In this article we introduce the activated carbon air filter and how carbon works. You will learn what activated carbon is and when it works well. And what you need to watch out for.
Case for Carbon
While HEPA filters are great at removing things like dust and pollen they aren’t so good at removing odors.
In fact, they are quite poor.
Odors are gases. The gases will simply pass right through the HEPA filter fibers. Examples are cigarette smoke smell, cooking odors, air pollution near a highway, etc.
If you read our article on the HEPA air purifier you may have seen a true HEPA filter is rated for particle removal at 0.3 microns in size. The trouble with odors like smoke or pet odors is that they are much, much smaller.
Activated Carbon Air Filter
So, to solve this problem air purifier companies include carbon in the air purifier. Raw carbon on it’s own is not effective. To make it work it is baked into a charcoal like substance. In this state it is known as activated carbon.
Activated carbon has some special properties. Namely, that it can absorb gases. This means that as the odors are passing through your filter, the carbon can capture them.
Activated carbon has many tiny crevices that work great for catching the odors. It works well with smoke odors and VOC (volatile organic compounds).
One gram of activated carbon has a surface area greater than 32,000 square feet. It’s incredible how much surface area this creates to adsorb odors.
While carbon works well in removing most odors it is not effective for all.
The most notable gas carbon is not effective with is formaldehyde. Formaldehyde is common in building materials. Think furniture, flooring, and carpeting.
In this case a substance like potassium permanganate is sometimes used. This can capture things like formaldehyde that carbon can struggle with.
Charcoal versus Carbon
Charcoal is a substance of carbon and ash that is usually made from coal, wood, coconut shell or petroleum. It is most often the items used as a briquette for cooking.
Activated charcoal is essentially the same as activated carbon. Activated charcoal is charcoal that is heated with a gas that causes the charcoal to develop the crevices.
Types of Carbon in Air Filters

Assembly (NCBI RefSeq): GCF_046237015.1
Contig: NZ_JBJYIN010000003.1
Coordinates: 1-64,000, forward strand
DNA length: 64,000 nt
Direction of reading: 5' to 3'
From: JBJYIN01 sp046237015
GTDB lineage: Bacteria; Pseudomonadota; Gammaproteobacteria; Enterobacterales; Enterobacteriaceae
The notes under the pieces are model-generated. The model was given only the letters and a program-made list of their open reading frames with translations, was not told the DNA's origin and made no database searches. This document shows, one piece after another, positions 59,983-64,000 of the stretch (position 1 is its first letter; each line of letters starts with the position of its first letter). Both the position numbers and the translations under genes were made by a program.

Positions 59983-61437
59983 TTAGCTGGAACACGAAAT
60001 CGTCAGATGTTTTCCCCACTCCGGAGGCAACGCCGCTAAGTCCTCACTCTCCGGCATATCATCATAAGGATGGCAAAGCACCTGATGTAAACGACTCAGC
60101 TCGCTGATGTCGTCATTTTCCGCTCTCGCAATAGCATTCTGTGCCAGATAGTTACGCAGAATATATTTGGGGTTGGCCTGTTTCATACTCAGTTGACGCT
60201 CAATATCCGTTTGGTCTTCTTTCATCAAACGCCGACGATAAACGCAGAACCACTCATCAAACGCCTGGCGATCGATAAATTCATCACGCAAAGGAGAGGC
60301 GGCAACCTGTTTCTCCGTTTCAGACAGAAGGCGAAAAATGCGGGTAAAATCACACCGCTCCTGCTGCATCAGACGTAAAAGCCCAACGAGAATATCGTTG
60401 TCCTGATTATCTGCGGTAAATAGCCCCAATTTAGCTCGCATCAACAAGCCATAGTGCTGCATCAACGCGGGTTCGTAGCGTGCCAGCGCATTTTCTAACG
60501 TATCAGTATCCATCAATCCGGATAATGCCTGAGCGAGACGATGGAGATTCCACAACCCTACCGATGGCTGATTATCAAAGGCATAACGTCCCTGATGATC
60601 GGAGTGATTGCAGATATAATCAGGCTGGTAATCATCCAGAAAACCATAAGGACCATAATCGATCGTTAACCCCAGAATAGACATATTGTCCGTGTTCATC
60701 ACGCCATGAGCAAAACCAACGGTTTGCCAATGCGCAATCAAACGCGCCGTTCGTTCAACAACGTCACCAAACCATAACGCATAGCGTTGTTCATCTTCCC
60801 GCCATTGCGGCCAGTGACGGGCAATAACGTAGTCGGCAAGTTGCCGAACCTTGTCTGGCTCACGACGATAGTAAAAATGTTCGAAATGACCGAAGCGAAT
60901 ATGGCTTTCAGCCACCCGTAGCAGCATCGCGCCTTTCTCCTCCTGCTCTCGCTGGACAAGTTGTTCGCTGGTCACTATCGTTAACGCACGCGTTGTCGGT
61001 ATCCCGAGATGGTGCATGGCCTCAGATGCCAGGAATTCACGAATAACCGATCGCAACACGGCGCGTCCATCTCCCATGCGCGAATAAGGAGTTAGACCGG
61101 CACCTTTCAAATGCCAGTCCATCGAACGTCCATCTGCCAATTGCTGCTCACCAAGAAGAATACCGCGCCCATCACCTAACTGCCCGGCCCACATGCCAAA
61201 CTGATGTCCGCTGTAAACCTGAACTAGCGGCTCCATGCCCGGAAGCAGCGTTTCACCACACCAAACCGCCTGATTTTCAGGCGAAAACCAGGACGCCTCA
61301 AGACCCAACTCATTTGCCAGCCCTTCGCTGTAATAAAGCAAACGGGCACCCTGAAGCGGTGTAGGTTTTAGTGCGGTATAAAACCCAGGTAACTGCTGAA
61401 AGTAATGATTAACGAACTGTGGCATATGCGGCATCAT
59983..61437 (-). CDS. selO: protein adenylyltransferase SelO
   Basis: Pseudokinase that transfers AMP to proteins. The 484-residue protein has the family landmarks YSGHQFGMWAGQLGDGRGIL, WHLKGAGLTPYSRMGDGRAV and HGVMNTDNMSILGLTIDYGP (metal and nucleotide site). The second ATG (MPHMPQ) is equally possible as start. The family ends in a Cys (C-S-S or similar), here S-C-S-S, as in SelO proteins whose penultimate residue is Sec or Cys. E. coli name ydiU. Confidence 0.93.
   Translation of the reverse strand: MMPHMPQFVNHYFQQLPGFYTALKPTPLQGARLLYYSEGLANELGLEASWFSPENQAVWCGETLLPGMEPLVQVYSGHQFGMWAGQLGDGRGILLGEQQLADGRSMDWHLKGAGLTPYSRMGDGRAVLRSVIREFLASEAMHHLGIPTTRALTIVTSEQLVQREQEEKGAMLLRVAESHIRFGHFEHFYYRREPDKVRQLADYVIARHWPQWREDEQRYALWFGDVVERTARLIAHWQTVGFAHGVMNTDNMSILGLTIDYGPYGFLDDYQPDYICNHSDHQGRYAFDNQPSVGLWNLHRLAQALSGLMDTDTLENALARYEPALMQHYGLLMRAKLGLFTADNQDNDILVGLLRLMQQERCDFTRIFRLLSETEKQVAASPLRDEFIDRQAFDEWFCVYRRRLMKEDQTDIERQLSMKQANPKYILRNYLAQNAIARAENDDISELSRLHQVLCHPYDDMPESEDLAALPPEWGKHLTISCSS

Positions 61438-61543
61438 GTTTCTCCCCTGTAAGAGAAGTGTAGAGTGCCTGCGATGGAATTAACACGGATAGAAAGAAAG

As we have researched carbon we have found that most of the carbon air filters from China use coal or petroleum based activated carbon. For American made filters we see more use of coconut shell based carbon. This is a more eco friendly option. From what we have read it seems more available in the US.
Here is an overview of how carbon is classified.
Powder Activated Carbon
Carbon that is broken down into fine powder is called PAC. Powder activated carbon. This is less than 1mm in diameter. The benefit to this is that you get a ton of surface area to adsorb odors. And you will not need as much to get the same fresh air smell. The downside is it does not last as long.
Granular Activated Carbon
GAC or granular activated carbon is commonly used in air filters. These are the pellets of carbon. They offer a good balance of odor removal ability and lifespan. It does not have the amount of surface area that you get with PAC however it lasts much longer.
Carbon is sometimes treated with silver, potassium permanganate or other substances to give the filter better performance. In the section below we cover some of the gaps in what carbon can do. By impregnating a substance onto GAC you give it the ability to remove a wider range of gases.
This is how they filter water. Granular activated carbon has a treatment to remove the sulfides and make it clean. Some air filters use this same method. A treatment is applied to the carbon to make it effective for difficult gases like natural gas or formaldehyde.
Zeolite and Potassium Permanganate
As mentioned above, activated carbon is not effective for all gases. For carbon air filters, the most common substances used to fix this gap is to use zeloite or potassium permanganate.
Both of these are good gases absorbers.
Zeolite is a natural mineral that is made up of aluminium, silicon and oxygen. The most common use of zeolite is in laundry detergent. It is also commonly found in kitty litter. Similar to being an additive in carbon air filters, zeolite is also used in aquariums to complement the activated carbon.
Potassium permanganate is a salt and a strong oxidizing agent. This means it can cause substances to lose electrons. This is cool since it can convert ozone O3 into oxygen O2. And it does not generate toxic byproducts.
We have never experienced this however in researching carbon online we have read about a few people who had the carbon re-release the odors.
This happens when the filter is old and the carbon has been used up. We are not aware of how to tell when it’s time to change the carbon filter. Other than to follow the recommended filter replacement schedule. You may not want to put it off too long if you’ve pulled a lot of odors from the air.
See our article about smoke air purifiers to learn more about carbon air purifiers and how to get fresh air.
In this article we provide an overview for how carbon works. We explain activated carbon filters and what they are effective for.
Carbon is not effective for all gases but is good for most.